ost Suriname families have a history of migration
somewhere in their past. Like living in two
worlds—the present here and the past there, new
and old worlds. A question can nag at some: Is life
really better here?
To find their own answer, says Stephanie, some of her family
members visited Java, where her family had come from. “Stay
put,” they learned. “It’s crowded with people and no work.” So
her family committed to staying in Suriname, and they started a
wildlife lodge, built on stilts, on a lake at Bigipan.
body and write a report. Not long ago there was a shootout. Sometimes there
are two or three who claim they own your mining concession.
Generally, I’m quite careful and can see if something is going to hap-
pen. It’s funny, but I often think the accident with my hand quite possibly
saved my life. When I was in the hospital, we were robbed. Later I figured
out [the robber] was an old foreman who worked for me. A Brazilian I
had fired. He wasn’t happy about it.
Later, they found his camp high in the hills where he had kept an eye on us.
He loved to eat canned corn. The empty tins were found in the camp with a
shirt we knew belonged to his friend. When the crew was ready to leave, [the
robbers] placed a big log across the road. If I was there at the time, he would
have killed me. He could drink my blood. Shortly after, his friend was spot-
ted in the city spending a lot of money. I decided to let it go. Maybe it was
God’s plan that I only lost a couple fingers. I’m still here.
Gold mining now is big-time. I left the woods. Left everything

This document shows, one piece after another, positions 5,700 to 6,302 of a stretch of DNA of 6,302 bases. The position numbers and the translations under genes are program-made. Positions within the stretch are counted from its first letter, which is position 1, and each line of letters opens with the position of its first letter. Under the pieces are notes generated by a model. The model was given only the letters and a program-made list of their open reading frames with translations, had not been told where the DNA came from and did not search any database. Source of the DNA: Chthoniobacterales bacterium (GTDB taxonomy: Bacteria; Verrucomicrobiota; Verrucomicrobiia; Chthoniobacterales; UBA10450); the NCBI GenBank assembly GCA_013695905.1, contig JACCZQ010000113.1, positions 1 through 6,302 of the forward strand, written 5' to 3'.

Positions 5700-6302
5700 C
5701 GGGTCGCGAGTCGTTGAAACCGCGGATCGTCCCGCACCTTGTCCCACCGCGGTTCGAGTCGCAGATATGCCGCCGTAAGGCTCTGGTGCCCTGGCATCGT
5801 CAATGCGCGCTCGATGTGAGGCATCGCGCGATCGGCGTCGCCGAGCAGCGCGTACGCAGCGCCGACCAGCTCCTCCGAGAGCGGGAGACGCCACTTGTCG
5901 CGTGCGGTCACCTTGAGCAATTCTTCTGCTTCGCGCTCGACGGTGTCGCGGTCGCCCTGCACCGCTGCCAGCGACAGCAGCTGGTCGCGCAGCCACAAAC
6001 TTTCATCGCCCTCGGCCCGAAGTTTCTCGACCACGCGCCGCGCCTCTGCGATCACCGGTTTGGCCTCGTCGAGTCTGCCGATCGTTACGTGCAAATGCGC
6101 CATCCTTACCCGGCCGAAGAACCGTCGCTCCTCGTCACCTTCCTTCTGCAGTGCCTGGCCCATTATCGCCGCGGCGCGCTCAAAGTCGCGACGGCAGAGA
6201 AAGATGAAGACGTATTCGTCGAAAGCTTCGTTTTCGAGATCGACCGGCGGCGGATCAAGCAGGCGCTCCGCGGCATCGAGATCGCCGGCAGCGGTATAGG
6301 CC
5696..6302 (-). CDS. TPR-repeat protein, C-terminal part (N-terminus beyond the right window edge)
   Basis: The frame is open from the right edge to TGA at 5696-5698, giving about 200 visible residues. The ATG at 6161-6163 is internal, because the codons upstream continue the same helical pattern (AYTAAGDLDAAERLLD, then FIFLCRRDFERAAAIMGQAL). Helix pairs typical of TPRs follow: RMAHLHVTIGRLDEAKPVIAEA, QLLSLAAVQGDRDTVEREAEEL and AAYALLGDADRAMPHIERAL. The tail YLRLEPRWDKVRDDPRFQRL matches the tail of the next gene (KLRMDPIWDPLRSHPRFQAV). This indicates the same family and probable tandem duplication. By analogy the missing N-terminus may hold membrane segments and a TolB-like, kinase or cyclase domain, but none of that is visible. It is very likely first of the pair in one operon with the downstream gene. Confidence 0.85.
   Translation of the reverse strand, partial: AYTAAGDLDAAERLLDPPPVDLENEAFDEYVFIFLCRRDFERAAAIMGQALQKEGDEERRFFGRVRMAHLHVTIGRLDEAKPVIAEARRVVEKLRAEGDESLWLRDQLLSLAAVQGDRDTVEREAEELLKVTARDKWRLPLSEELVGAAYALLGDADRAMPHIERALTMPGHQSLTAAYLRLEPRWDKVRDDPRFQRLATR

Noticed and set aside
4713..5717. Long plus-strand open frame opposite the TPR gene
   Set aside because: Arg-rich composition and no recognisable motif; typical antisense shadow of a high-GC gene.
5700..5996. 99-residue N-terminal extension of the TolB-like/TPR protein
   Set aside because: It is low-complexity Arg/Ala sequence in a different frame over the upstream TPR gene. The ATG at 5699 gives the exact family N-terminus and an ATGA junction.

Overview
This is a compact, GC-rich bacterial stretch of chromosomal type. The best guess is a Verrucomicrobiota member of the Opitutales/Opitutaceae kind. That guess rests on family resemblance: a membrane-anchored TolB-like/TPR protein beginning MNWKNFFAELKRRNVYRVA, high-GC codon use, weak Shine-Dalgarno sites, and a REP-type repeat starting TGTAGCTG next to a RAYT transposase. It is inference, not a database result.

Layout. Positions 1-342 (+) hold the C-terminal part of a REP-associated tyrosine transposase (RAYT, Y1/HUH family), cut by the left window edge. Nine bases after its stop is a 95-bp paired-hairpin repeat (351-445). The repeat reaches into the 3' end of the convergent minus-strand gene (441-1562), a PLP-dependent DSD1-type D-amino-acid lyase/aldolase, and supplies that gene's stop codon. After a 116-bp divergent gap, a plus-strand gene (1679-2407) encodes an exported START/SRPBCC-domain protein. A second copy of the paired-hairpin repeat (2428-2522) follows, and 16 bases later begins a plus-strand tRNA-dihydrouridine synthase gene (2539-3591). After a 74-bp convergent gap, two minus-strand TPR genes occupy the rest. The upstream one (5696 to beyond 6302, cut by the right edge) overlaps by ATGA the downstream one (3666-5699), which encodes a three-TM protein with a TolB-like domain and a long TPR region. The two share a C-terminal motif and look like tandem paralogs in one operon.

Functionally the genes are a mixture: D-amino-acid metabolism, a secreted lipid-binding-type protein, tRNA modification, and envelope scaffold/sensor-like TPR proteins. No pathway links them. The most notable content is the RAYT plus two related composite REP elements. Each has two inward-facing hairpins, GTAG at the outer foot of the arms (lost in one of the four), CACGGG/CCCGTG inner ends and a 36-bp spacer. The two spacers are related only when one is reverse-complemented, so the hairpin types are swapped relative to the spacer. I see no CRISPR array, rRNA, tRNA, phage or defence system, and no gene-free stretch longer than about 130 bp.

behind except a few debts. A time went by, then a Brazilian came to see
me, Bert, a former foreman who had taken advantage of me awhile back. I
asked if he had solved all his problems. He replied, “Sorry. Sorry boss.”
“No problem,” I said. “I’ll give you $2,000 if you go into the woods and bring
my machines out.” That was 35 kilometers through a rainforest. Soon after, he calls
and says he had it all loaded and was on his way out. He drove to Brunswick, repaired
the dozer and called me again.
“There is someone here who wants to buy something from you.” I went to the woods.
A Brazilian bought the equipment for $8,000. Another wanted the trailer—sold. Most
gold seekers end up with old iron. I always looked after my equipment. I rented my other
machines. In no time I paid my debts, but I’m still not Rockefeller.
lives in Amsterdam, and
he is a frequent contributor to
Related articles atwww.aramcoworld.com
Amsterdam: M/A 14; M/A 90
South America: M/J 92
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